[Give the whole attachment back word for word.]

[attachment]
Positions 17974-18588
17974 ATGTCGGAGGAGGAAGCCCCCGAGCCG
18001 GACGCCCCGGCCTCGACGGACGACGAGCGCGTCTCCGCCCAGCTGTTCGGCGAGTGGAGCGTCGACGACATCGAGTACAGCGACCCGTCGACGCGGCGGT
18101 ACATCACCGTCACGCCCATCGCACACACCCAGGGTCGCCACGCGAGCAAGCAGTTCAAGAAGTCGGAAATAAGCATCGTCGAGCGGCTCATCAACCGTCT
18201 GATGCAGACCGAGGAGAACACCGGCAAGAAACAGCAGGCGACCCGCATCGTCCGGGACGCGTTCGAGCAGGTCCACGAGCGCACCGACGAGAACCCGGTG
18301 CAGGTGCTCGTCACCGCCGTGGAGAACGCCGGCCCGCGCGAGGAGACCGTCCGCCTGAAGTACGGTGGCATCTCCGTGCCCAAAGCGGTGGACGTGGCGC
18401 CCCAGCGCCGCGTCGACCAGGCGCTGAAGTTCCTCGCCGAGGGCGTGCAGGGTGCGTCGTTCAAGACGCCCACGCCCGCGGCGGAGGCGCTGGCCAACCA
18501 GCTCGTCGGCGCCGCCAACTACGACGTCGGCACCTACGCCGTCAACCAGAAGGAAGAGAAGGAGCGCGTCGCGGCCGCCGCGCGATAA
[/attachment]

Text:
Positions 17974-18588
17974 ATGTCGGAGGAGGAAGCCCCCGAGCCG
18001 GACGCCCCGGCCTCGACGGACGACGAGCGCGTCTCCGCCCAGCTGTTCGGCGAGTGGAGCGTCGACGACATCGAGTACAGCGACCCGTCGACGCGGCGGT
18101 ACATCACCGTCACGCCCATCGCACACACCCAGGGTCGCCACGCGAGCAAGCAGTTCAAGAAGTCGGAAATAAGCATCGTCGAGCGGCTCATCAACCGTCT
18201 GATGCAGACCGAGGAGAACACCGGCAAGAAACAGCAGGCGACCCGCATCGTCCGGGACGCGTTCGAGCAGGTCCACGAGCGCACCGACGAGAACCCGGTG
18301 CAGGTGCTCGTCACCGCCGTGGAGAACGCCGGCCCGCGCGAGGAGACCGTCCGCCTGAAGTACGGTGGCATCTCCGTGCCCAAAGCGGTGGACGTGGCGC
18401 CCCAGCGCCGCGTCGACCAGGCGCTGAAGTTCCTCGCCGAGGGCGTGCAGGGTGCGTCGTTCAAGACGCCCACGCCCGCGGCGGAGGCGCTGGCCAACCA
18501 GCTCGTCGGCGCCGCCAACTACGACGTCGGCACCTACGCCGTCAACCAGAAGGAAGAGAAGGAGCGCGTCGCGGCCGCCGCGCGATAA